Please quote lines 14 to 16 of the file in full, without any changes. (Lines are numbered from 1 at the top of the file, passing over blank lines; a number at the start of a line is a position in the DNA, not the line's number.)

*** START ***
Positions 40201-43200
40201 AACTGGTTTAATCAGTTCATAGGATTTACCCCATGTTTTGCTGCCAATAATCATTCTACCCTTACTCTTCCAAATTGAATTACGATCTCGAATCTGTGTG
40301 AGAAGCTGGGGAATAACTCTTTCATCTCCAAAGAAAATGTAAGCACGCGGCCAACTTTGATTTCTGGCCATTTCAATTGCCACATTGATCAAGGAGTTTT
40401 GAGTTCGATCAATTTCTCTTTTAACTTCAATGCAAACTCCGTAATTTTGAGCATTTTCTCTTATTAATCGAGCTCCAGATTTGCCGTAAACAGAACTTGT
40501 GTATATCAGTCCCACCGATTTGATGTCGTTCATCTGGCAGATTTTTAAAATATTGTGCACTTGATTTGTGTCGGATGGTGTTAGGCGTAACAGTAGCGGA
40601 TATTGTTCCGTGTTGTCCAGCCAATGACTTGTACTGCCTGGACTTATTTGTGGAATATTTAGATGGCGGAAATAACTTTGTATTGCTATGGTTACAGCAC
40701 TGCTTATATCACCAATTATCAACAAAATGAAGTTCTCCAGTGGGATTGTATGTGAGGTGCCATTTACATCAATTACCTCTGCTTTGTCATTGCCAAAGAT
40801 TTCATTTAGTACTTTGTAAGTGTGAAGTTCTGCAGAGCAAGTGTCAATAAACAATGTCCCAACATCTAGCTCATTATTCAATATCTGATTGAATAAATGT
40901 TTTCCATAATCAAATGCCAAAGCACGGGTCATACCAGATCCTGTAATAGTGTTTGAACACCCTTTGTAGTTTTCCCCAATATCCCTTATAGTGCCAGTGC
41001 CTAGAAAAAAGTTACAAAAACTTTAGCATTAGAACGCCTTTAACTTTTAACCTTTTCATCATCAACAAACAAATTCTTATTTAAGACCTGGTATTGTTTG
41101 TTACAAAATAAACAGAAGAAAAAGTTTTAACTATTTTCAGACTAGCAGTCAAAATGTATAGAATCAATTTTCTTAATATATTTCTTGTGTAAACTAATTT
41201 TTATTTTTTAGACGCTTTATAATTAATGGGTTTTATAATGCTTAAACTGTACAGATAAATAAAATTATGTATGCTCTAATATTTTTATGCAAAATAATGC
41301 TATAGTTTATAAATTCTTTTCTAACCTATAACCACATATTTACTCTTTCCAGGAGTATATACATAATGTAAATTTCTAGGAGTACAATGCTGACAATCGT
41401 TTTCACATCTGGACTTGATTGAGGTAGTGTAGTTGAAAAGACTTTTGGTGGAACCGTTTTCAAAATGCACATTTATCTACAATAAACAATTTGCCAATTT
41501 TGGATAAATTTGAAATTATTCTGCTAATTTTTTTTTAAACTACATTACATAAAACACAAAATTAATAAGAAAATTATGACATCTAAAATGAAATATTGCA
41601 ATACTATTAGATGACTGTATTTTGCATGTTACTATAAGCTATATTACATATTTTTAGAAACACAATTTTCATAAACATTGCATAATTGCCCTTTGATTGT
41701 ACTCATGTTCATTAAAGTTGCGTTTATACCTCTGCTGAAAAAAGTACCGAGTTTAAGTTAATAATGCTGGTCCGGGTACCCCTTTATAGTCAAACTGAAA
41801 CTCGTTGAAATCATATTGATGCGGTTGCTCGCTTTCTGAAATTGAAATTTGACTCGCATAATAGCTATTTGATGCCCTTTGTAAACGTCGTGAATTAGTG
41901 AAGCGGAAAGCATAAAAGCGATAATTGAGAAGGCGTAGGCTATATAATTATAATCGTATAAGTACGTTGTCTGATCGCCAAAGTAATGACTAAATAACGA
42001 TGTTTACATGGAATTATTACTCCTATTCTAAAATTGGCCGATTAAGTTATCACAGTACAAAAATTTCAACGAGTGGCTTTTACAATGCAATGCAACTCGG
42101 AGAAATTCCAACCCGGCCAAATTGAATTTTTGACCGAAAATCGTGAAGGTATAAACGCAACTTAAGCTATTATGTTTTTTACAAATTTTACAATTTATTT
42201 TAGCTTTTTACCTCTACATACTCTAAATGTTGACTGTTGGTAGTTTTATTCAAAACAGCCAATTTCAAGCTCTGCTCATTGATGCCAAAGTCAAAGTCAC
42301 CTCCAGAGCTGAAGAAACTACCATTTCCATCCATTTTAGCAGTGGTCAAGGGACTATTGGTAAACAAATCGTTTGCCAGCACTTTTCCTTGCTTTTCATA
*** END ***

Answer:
41401 TTTCACATCTGGACTTGATTGAGGTAGTGTAGTTGAAAAGACTTTTGGTGGAACCGTTTTCAAAATGCACATTTATCTACAATAAACAATTTGCCAATTT
41501 TGGATAAATTTGAAATTATTCTGCTAATTTTTTTTTAAACTACATTACATAAAACACAAAATTAATAAGAAAATTATGACATCTAAAATGAAATATTGCA
41601 ATACTATTAGATGACTGTATTTTGCATGTTACTATAAGCTATATTACATATTTTTAGAAACACAATTTTCATAAACATTGCATAATTGCCCTTTGATTGT